3Gardini V. Mayer, 575 N.E.2d 423 (Ohio 1991) involved a dispute between a custodial mother and a noncustodial father over home schooling and thus would be exempted under Sec. 7 of the proposed Bill.
does the act mean by orders that "terminate" visitation? See Sec. 3 Dcrinitions (1) (A) and (B). The area, of family law is extremely complex and involves overlapping rules of local, state and federal law and many different kinds of courts that attempt to address dangers on an emergency basis. Currently, CPS proceedings are divided into investigation, adjudication, disposition and permanency phases, often with different rules and standards of proof The PRRA's language does not match that of many local and state laws in the area, but would preempt them or create inconsistent duties. Adding confusion in this area will increase the costs and impede the functioning of these courts and agencies.
Blustrations: A domestic violence court enters a "stay away" order against a parent who has beaten or Threatened serious violence to his child's mother (these courts often are open around the clock). Is this a termination of custody or visitation such that the court dealing with family violence cases must have "clear and convincing evidence", before issuing such a protective order?
At the permanency planning stage, a court orders "permanent or long term foster care"for the child of a parent who is mentally ill but whose rights should not be terminated because he or she has a relationship with the child and has made every possible effort to maintain that relationship? The parent is not "guilty" of abuse or neglect, yet the child is in need of permanent substitute care. In order lawfully to enter this order, must the court have clear and convincing evidence? Of what? That the parent will not be able to function soon? Ever? That the parents' illness is a form of abuse or neglect? These issues are already raised by current laws, and should be left to current laws for orderly resolution-on.
The Bill will raise the costs to local communities of protecting children from abuse and physical or medical neglect The Bill attempts, but clearly fails, to effectively exempt abuse and neglect cases and medical decision-making from its scope. As I a threshold matter, in order to determine whether a given claim falls within the Bill's scope, a court presented with a claim or defense under the Bill will have to decide whether a particular medical decision results in "danger to the child's life" in "serious physical injury," or "constitutes abuse and neglect as the terms have traditionally been defined." In effect the PRRA opens a wedge to challenge and relitigate the issues of medical decision-making and abuse and neglect not only in the original case but potentially in a separate forum and a separate cause of action. Nothing in the PRRA seems to require that a parent raise the PRR A as a defense in the initial proceeding.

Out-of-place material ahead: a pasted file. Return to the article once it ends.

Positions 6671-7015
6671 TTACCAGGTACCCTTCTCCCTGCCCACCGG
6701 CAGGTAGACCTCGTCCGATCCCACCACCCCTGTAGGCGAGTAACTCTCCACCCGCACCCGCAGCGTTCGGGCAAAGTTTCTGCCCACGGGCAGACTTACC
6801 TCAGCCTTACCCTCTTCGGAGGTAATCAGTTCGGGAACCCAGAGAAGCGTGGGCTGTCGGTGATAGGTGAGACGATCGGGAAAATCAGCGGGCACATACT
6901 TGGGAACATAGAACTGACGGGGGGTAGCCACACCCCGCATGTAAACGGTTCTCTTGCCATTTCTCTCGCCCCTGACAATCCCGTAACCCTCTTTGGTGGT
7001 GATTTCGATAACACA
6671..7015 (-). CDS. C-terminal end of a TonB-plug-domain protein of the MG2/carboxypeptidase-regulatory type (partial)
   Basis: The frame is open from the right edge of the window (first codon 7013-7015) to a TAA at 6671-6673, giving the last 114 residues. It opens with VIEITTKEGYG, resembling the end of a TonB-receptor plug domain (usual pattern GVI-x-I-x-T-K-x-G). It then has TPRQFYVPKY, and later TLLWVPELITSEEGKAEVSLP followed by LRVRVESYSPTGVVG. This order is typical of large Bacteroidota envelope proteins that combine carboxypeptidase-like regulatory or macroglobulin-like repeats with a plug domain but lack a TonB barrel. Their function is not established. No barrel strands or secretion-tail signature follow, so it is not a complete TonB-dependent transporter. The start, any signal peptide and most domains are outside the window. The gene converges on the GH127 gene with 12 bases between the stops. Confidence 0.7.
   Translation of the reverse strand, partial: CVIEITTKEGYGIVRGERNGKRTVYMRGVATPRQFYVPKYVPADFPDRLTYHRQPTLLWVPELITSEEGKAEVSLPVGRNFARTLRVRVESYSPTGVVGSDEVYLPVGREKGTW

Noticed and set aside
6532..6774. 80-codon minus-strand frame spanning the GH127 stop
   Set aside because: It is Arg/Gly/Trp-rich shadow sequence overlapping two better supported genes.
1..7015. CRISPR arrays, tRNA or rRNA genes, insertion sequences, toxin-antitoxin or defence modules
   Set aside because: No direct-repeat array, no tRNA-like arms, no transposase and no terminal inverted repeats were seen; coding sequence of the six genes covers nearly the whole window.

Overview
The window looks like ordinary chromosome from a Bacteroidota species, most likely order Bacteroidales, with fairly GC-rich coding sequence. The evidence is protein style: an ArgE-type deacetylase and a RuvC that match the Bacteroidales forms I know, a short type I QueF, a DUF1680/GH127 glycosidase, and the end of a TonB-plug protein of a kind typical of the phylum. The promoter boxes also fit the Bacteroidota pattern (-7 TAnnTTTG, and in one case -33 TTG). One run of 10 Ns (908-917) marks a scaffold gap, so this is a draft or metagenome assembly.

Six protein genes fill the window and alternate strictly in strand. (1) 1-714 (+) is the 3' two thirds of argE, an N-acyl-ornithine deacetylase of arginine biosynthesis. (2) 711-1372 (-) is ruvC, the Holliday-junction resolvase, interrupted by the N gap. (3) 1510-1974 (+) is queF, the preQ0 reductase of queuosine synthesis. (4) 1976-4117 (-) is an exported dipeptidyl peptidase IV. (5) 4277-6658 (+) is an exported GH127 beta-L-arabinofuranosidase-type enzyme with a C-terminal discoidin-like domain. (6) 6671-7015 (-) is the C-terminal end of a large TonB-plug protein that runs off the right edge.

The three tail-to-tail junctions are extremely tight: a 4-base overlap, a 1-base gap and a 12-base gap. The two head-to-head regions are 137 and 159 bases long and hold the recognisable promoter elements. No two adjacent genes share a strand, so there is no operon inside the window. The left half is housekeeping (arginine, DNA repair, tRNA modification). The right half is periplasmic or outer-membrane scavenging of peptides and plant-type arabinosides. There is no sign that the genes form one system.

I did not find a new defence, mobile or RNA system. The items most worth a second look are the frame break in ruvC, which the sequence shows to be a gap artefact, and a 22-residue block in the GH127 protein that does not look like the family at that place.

Illustration: A parent is ordered to have no contact with his daughter during the two week period during which charges of sexual abuse are being investigated. The investigation substantiates some arguably improper contact or activity (taking of nude photographs, for example) that falls short of clear cut sexual abuse. The court vacates its order and recommends family therapy. The parent may use the PRRA to challenge the initial order, arguing it was based on less than probable cause, or that the acts in question were not abuse and neglect as traditionally defined, and that supervised visitation was not the least restrictive means of accomplishing the government purpose. Should he prevail, he will be awarded attorneys fees. In any event, the litigation draws scarce resources needed for CPS services to children at risk. Such cases have a strong chilling effect on attempts to protect vulnerable children from risks of serious harm.